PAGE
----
A synthesis of findings
It’s not hard to imagine how most participants in both studies wrestled with aspects of this process. At times, some felt they were being pushed too hard; some felt they were being evaluated; some became frustrated when their efforts did not produce immediate or discernable results; some thought about disengaging. Throughout, we offered continued support, avoiding unnecessary judgment or criticism, probing for alternative courses of action, and sharing evidence of similar experiences in other schools. Months passed. Trust grew. With more trust came more risk-taking, and more collaboration. Confidence blossomed. New skills were refined. Slowly but inexorably, the focus of each project began shifting to students in classrooms.
In the end, participants reported that they came to understand collaborative inquiry as an important strategy that helped them reflect on their practice in an environment of mutual support and respect. They recognized the value of maintaining a sustained and purposeful focus on increasing students’ learning.
When asked to identify aspects of the collaborative inquiry process most beneficial to their growth, teachers, school leaders, and central office administrators alike identified six characteristics:
• Sustained rather than episodic
At its worst, action research may be synonymous with professional development (PD) experienced as a single terminal event. In these studies, a commitment to sustained learning allowed educators to concentrate on critical areas of exploration long enough to incorporate into practice essential instructional skills, evidenced by enhanced student learning.
• Shared responsibility rather than external accountability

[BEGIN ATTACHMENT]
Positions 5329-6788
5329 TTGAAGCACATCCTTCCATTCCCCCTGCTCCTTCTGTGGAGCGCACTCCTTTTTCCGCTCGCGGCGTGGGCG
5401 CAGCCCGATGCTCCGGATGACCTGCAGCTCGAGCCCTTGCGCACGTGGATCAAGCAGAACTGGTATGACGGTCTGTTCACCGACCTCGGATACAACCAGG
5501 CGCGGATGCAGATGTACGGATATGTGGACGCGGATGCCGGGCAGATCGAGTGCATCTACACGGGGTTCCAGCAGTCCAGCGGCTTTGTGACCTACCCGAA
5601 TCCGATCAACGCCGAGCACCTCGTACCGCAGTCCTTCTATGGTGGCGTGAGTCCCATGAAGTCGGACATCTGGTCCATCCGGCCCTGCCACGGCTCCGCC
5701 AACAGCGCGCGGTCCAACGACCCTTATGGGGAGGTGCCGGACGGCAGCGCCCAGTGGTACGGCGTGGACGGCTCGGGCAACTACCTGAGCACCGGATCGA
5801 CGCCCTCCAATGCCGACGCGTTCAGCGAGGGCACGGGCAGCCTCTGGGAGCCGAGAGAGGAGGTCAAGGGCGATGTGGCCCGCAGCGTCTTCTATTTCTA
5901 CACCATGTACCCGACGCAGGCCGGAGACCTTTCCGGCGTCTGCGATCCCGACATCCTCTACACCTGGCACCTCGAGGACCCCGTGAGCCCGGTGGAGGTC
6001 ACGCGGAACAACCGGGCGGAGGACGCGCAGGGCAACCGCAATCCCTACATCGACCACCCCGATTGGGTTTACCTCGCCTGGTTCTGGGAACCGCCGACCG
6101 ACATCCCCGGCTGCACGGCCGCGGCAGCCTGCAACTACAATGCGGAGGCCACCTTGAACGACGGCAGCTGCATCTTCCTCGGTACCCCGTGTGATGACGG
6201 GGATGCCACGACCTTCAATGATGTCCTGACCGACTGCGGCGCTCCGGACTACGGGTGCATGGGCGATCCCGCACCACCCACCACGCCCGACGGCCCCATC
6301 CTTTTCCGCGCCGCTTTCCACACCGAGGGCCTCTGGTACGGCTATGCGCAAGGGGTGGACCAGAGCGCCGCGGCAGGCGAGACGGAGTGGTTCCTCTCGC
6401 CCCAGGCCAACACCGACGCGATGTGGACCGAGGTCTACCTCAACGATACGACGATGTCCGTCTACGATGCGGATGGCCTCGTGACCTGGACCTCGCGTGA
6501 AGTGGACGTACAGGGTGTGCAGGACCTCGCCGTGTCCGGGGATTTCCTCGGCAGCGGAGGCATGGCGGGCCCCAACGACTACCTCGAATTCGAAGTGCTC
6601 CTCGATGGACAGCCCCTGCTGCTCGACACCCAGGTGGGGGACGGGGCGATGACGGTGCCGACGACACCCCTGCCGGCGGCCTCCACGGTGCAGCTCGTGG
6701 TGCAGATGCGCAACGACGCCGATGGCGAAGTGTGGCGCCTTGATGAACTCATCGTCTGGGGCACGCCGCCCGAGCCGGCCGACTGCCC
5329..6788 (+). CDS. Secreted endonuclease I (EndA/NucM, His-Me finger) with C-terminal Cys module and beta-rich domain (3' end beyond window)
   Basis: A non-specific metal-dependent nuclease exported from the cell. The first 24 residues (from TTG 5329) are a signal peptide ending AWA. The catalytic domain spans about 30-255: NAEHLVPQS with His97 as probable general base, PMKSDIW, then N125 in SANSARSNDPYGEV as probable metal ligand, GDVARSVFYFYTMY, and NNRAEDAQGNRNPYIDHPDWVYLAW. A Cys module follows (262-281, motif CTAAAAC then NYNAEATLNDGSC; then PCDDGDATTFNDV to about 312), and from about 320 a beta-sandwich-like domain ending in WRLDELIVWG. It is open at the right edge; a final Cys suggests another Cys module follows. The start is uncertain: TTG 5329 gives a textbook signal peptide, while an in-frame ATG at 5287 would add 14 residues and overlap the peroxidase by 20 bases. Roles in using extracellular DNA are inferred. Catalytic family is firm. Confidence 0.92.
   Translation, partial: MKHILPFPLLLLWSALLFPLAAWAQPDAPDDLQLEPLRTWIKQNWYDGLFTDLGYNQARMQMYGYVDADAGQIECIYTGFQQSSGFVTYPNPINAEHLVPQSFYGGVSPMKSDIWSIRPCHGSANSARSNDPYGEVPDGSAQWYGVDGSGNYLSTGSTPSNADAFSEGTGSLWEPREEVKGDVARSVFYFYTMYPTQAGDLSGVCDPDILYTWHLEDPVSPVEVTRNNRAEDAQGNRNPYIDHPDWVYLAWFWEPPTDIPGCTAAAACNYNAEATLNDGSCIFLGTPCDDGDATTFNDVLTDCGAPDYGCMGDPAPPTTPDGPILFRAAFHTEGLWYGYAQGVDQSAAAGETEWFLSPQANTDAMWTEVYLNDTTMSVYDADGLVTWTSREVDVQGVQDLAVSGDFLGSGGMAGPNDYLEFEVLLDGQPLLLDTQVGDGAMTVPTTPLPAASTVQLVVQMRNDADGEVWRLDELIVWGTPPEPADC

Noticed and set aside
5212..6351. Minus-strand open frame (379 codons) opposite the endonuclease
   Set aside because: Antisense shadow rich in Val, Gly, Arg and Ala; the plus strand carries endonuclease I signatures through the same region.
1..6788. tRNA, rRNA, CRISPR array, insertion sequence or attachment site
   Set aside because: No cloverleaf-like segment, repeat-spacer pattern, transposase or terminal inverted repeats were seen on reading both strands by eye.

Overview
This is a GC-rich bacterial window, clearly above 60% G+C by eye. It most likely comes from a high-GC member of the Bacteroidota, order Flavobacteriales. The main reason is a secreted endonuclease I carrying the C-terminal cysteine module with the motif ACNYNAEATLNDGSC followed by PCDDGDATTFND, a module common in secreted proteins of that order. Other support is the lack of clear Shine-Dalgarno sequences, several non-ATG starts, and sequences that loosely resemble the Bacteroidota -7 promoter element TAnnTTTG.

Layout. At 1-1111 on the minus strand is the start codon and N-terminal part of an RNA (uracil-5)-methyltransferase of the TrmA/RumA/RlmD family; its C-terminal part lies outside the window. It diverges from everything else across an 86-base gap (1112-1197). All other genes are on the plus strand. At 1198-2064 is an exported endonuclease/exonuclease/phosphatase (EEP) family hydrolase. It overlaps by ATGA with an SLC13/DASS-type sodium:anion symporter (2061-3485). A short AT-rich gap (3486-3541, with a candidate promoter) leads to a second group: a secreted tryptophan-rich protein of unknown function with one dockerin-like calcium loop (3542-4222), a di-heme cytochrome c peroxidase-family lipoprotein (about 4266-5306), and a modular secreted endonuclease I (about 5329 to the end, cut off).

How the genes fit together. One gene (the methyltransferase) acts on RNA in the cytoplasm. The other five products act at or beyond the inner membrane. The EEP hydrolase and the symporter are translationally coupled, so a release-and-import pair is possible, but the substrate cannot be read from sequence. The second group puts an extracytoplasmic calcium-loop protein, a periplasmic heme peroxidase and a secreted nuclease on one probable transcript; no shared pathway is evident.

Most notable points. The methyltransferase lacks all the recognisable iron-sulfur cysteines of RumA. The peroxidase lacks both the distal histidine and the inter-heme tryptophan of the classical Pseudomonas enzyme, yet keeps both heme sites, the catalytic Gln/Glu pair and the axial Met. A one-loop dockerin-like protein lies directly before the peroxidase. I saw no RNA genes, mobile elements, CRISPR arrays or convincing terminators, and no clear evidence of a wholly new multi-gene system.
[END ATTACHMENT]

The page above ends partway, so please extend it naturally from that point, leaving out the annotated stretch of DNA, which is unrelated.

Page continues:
Mandatory attendance at centrally organized PD events offers no guarantee that new ideas will find their way into educators’ practice; nor does reading a book selected by the superintendent. During these studies, professional learning occurred under an ethos of shared responsibility, and participants assumed greater ownership of the direction and results of their efforts.
• Here rather than there
It may be argued that the impact of traditional PD models is inversely proportionate to the distance from the classroom or school. The converse seemed to apply in these studies: when collaborative inquiry was site-embedded, matters of context were more fully attended to and, accordingly, professional learning was more likely to be integrated into classroom practice.
• Differentiated rather than mass-produced
Conventional PD efficiently and simultaneously delivers identical content to hundreds of educators. The collaborative inquiry model used in these studies incorporated differentiated and personalized approaches in which small teams of educators concentrated their professional learning on those aspects of practice unique to their contexts and challenges.
• Inquiry-based rather than didactic
Most PD has relied on a “telling curriculum.” Alternatively, collaborative inquiry is predicated on an organic, curiosity-based curriculum evolving from the pressing questions to which educators in these studies were most immediately seeking answers.
• Shared rather than private
Ironically, mass-offered PD opportunities tend to intensify norms of isolation and privatism among educators. Conversely, educators in these studies engaged in and shared professional learning in diverse, yet collaborative ways.
The impact of collaborative inquiry
Over the four years of these two studies, participants improved their ability to work as a team, to listen, help solve problems, and deal with conflict. They strengthened their professional relationships, became more knowledgeable, and were able to demonstrate improvements in practice.
At the level of the school, effective leaders promoted and supported the formation and development of teams of teachers in response to needs identified through the collaborative inquiry process. Schools in this research also showed the capacity to create more functional teams, confirming that shared leadership grows in a culture of collaboration driven by purposeful inquiry.
Furthermore, these studies have demonstrated that well-planned, personalized, and coordinated professional learning using a collaborative inquiry approach has a profound influence on district culture, school and district leadership, classroom practice and student learning. As the superintendent of one jurisdiction explained: